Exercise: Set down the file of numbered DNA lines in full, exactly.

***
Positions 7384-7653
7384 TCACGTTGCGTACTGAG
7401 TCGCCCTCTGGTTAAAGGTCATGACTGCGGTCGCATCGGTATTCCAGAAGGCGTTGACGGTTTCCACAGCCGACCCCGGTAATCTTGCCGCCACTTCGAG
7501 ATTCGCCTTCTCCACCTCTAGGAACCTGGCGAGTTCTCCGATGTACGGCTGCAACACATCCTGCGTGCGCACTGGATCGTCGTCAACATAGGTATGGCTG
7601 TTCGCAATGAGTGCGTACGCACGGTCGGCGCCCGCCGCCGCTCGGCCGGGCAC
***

Positions 7384-7653
7384 TCACGTTGCGTACTGAG
7401 TCGCCCTCTGGTTAAAGGTCATGACTGCGGTCGCATCGGTATTCCAGAAGGCGTTGACGGTTTCCACAGCCGACCCCGGTAATCTTGCCGCCACTTCGAG
7501 ATTCGCCTTCTCCACCTCTAGGAACCTGGCGAGTTCTCCGATGTACGGCTGCAACACATCCTGCGTGCGCACTGGATCGTCGTCAACATAGGTATGGCTG
7601 TTCGCAATGAGTGCGTACGCACGGTCGGCGCCCGCCGCCGCTCGGCCGGGCAC